getting the focus and the group

The results depend on the moderator

The success of a focus group depends on the skills of the moderator. Besides the very limitation of the method itself, there is also a risk to obtain bad results due to the incompetency of the moderator.

In their research for instance, Grønkjær et al. (2011) state that :

Our analyses identified how interaction can come to a dead-end, including the risk of hierarchical issues. Based on the analyses from this study, the moderator’s ability to pursue the participants’ utterances may be the reason for coming to a dead-end.

You’ll find the complete article below. It refers to other useful references on focus groups / interview which you may be interested in.

The objectives of a focus groups can best be met when you have an heterogeneous crowd that makes it possible to explore and debate different points of view. However, with heterogeneity comes also the risk of having more expert participants than others. In this particular case, strict moderator control is required.

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credits: Shutterstock

Focus groups are NOT cheaper than individual interviews

Market research firms have popularized focus group as an affordable method to study customers’ needs (if you want to know the real prices of market research techniques, read this article). The problem is that most market researchers don’t follow the rules and as a consequence produce cheap results. In a vast majority of the cases, the treatment of focus groups is poor and conclusions are not based on a real objective analysis; rather the market researchers will use his/her notes to draw conclusions.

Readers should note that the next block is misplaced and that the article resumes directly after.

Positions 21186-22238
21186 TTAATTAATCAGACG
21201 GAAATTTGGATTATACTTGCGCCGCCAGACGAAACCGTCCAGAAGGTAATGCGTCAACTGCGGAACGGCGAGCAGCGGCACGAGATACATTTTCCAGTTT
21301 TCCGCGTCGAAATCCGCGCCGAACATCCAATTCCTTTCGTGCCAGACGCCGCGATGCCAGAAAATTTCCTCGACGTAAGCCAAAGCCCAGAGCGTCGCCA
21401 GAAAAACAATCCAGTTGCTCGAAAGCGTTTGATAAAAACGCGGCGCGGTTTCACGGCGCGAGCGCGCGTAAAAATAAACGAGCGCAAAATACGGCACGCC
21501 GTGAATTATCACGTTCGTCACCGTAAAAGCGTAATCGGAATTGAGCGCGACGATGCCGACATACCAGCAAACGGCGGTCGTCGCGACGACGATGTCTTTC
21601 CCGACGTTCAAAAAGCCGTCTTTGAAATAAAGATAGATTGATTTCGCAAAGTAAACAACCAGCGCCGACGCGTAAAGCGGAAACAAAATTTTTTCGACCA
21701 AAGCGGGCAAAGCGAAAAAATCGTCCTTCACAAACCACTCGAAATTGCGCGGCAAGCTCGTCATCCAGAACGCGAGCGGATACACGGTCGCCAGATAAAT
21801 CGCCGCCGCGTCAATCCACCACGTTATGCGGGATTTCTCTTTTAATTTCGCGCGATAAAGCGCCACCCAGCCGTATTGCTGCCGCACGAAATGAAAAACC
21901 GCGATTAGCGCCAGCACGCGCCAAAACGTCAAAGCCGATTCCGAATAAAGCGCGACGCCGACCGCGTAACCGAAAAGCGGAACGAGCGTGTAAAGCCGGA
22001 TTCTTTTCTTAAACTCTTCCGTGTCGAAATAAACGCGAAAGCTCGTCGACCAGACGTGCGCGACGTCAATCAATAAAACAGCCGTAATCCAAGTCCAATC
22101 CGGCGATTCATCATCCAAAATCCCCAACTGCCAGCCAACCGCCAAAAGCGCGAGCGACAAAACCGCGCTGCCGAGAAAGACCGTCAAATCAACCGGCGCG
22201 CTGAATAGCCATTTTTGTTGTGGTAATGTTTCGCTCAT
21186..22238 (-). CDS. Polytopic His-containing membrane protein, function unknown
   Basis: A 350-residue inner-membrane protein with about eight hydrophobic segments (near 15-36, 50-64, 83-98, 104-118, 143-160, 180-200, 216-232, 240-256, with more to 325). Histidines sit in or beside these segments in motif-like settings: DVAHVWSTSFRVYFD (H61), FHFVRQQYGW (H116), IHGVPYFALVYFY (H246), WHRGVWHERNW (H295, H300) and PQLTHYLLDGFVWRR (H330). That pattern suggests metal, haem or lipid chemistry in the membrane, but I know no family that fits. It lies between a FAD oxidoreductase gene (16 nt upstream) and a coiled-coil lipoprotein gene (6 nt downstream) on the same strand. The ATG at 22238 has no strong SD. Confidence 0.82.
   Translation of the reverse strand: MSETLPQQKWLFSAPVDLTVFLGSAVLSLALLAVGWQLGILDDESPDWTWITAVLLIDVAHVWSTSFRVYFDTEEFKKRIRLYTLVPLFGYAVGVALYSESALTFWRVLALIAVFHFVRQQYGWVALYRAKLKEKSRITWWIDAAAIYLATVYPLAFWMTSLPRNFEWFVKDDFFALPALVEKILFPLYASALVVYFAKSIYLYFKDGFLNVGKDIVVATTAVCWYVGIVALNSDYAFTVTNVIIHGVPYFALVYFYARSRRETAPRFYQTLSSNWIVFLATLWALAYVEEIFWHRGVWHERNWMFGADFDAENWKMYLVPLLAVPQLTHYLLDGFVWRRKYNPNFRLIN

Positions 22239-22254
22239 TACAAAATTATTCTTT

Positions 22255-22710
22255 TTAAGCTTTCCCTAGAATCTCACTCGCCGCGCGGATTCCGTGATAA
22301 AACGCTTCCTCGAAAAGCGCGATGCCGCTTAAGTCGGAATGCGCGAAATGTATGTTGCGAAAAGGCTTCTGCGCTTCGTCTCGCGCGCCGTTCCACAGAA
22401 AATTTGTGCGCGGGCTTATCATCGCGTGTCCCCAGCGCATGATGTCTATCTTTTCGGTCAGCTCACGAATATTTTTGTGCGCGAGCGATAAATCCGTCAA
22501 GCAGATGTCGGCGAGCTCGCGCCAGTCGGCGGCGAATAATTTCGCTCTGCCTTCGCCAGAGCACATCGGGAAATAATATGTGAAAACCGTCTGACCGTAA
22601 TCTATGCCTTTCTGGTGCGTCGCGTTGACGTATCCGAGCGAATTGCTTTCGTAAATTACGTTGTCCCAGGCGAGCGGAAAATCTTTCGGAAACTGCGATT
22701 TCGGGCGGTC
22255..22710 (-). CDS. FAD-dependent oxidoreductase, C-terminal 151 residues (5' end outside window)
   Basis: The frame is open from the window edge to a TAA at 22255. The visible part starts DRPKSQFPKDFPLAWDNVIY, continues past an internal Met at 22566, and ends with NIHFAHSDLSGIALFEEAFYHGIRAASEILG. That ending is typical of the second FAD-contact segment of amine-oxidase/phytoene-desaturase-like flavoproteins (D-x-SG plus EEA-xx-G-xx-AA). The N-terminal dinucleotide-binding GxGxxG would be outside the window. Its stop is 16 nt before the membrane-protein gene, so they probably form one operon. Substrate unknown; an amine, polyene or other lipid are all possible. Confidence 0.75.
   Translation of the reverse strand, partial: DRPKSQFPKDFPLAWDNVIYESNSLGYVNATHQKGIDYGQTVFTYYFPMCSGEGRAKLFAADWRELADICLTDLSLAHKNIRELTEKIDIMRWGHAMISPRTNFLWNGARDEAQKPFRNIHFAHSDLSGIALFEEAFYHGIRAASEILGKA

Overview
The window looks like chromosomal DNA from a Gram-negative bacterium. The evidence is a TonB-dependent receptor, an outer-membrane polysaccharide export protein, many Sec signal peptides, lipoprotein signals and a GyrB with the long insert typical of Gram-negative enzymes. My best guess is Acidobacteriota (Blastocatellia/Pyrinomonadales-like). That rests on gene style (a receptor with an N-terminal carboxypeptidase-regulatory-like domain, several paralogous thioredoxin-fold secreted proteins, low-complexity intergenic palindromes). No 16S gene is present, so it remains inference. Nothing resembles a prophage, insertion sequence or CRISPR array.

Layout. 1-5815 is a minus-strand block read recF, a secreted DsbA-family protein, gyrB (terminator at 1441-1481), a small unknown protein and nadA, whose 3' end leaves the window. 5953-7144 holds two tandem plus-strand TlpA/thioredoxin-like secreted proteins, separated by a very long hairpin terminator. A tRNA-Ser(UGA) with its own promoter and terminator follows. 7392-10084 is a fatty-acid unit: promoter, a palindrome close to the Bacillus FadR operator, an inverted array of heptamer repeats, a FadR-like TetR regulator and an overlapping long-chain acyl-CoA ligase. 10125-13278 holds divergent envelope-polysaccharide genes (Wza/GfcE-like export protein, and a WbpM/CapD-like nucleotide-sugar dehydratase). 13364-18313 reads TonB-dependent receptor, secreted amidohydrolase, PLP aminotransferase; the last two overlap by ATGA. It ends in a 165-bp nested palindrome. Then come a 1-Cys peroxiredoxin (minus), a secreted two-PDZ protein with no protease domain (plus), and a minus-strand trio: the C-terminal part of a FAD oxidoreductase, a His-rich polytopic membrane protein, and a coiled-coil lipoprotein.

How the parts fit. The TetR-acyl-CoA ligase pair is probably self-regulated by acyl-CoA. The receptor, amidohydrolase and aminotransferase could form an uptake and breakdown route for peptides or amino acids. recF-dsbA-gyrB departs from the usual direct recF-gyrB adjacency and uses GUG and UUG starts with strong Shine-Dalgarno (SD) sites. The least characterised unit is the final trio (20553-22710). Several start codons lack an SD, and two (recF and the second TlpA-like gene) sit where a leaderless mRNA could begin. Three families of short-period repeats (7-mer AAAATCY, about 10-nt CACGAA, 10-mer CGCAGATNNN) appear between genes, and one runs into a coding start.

As Kidd and Parshall (2000) write :

To some extent, the increased interest in and the use of focus groups are based on pragmatic issues of time and cost efficiency relative to individual interviews. However, these presumed savings may be illusory. Properly conducted focus groups are not necessarily inexpensive; unless one is in the business of conducting and analyzing focus groups, the time saved in interviewing may be lost in recruitment, logistics, and trying to make sense out of data that are complex and messy.

If you hire a market research firm to carry out focus groups, make sure to ask them how they will handle and analyze the data. We, at IntoTheMinds, transcribe focus groups, code them and provide mappings of the most important topics expressed.

What’s the price of a focus group ?

Focus groups or interview? The price shouldn’t be a factor of choice since the two methods are quite similar in terms of budget. A focus group starts at around 4000€ (in Paris prices are usually 20% higher). For that budget you can get 6 to 8 interviews. A focus group is therefore in the very same price range when you make the break-down by participant.

When should  you use focus groups

You should always prefer individual interviews except in one case. When you want to understand the dynamics between members of a social group, focus groups are the best way to proceed. Imagine for instance that you want to study the purchase decisions made in a family. These decisions are likely to be influenced by children. Having both parents and children in the same room to discuss their purchase behavior is therefore of great interest.